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Maori

[ mah-aw-ree, -oh-ree, mou-ree, mah-ree ]

noun

, plural Ma·o·ris, (especially collectively) Ma·o·ri
  1. a member of the Native Polynesian population of New Zealand.
  2. a Polynesian language, the language of the Maoris.


adjective

  1. of or relating to the Maoris or their language.

Māori

/ ˈmaʊrɪ /

noun

  1. -ri-ris a member of the people living in New Zealand and the Cook Islands since before the arrival of European settlers. They are descended from Polynesian voyagers who migrated in successive waves from the ninth century onwards
  2. the language of this people, belonging to the Malayo-Polynesian family


adjective

  1. of or relating to this people or their language

Discover More

Example Sentences

Hoka One One is a phrase from the language of New Zealand’s indigenous Maori that loosely translates as “to fly over the earth.”

Wagner’s team could find only a few historical examples of such twining, including borders on cloaks of the Maori people, an Indigenous group in New Zealand.

New Zealand-based streamer Broxh uses Twitch as a vehicle to keep Maori traditions alive.

From Ozy

His followers and New Zealand Prime Minister Jacinda Ardern alike see him as a role model for showing youth how to make a living while helping to preserve Maori culture.

From Ozy

In the case of the Whanganui River, tens of thousands of people have learned how the Maori tribes that live along the Whanganui treat the river as their ancestor and see themselves as its guardians.

The Haka, a traditional Maori dance, is best known as the pregame ritual of the New Zealand All Blacks rugby team.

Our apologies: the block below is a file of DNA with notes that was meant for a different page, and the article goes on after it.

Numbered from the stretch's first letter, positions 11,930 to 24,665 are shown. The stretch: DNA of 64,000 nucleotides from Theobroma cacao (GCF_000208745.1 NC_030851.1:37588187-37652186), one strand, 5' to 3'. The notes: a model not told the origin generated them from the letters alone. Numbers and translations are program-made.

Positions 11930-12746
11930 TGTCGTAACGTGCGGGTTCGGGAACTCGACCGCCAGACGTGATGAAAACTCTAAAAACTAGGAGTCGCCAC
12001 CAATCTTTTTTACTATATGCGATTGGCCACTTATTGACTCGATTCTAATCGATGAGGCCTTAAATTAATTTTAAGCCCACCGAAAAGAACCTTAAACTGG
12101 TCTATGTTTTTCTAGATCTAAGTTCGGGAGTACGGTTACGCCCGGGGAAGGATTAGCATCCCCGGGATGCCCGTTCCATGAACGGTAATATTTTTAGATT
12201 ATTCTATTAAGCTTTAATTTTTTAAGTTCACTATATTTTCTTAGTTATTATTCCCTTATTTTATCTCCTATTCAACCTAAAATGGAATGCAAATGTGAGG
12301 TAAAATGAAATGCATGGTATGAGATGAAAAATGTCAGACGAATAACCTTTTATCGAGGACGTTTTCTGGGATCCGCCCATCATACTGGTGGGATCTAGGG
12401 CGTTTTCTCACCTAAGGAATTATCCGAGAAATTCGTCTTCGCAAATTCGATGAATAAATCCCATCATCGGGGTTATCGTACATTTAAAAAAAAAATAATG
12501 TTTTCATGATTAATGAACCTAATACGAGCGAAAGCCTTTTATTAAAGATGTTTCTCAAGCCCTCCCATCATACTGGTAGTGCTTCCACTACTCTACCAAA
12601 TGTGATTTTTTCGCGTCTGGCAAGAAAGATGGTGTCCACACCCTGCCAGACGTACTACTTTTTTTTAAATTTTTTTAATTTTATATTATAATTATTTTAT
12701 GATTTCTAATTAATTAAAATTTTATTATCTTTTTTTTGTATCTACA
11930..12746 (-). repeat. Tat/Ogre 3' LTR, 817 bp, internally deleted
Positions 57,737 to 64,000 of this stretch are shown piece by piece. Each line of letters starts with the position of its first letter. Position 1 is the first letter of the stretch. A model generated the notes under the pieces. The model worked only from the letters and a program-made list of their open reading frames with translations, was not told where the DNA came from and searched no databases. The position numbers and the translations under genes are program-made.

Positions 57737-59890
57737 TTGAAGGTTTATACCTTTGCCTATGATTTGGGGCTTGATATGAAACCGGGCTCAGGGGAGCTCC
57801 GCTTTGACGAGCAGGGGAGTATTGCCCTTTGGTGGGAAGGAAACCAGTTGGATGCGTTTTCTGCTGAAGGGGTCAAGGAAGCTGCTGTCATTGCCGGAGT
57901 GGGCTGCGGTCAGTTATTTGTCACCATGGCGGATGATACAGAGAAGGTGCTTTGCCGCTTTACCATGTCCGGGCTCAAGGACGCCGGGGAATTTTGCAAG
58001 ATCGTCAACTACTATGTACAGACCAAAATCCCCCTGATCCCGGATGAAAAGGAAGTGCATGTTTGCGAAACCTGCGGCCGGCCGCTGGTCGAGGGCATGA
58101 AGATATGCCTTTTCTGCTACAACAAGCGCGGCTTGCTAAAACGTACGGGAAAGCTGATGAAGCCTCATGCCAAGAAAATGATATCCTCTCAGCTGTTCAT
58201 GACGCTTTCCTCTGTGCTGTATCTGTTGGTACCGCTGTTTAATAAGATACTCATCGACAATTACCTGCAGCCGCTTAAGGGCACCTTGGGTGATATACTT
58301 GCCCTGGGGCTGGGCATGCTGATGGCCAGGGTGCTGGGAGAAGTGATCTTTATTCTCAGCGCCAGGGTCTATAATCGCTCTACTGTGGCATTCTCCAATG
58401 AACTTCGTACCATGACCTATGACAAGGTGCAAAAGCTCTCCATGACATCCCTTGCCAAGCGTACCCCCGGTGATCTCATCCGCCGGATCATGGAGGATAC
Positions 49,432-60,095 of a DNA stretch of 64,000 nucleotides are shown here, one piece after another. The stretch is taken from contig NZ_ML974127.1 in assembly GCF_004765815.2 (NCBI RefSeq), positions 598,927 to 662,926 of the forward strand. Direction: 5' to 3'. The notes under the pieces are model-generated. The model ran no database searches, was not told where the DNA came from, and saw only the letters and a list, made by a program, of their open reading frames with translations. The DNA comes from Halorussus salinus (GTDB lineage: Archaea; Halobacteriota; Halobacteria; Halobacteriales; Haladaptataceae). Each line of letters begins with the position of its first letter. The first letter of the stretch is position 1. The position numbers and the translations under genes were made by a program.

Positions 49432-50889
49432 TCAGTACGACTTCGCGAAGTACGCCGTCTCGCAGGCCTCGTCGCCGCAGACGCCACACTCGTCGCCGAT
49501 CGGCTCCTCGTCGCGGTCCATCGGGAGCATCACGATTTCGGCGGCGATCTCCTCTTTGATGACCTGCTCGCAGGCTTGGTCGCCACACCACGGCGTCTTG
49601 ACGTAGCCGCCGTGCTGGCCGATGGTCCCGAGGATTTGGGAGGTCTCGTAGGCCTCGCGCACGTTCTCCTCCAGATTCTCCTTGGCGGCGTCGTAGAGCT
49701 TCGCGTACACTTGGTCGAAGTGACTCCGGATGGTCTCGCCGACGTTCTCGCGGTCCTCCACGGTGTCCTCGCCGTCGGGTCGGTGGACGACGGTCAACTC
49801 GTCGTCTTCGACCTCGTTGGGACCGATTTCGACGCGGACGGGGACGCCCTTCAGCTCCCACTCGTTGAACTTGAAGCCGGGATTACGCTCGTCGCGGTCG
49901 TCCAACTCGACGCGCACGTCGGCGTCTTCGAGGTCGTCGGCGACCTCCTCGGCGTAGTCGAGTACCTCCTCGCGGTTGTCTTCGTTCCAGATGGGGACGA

However one Maori king has refused to meet the royals saying the 45-minute window he was allotted was not sufficiently respectful.

Named after the Maori forest god, the largest living kauri has stretched to 167 feet in height in its 1200-plus years.

Sollecito confesses his disdain and distrust of his Pugliese lawyer Tiziano Tedeschi and his Perugian lawyer Luca Maori.

Garnish with purple Maori potato, vegetables and lightly fried kawakawa leaves.

(For the purpose of these figures "Maori" means of the half-blood or more).

During this same period there were 1,433 non-Maori offenders, or 72 per cent of those delinquents.

She was down in the school registers as Sarah Moses, Maori, 16 years and three months.

He saw the Maori come out strong in her face, and he knew the Maori had got the better of everything, husband and friends and all.

As in the Maori myth, one of the children of Heaven stood apart and did not consent to the deed.

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maomaoMāori Battalion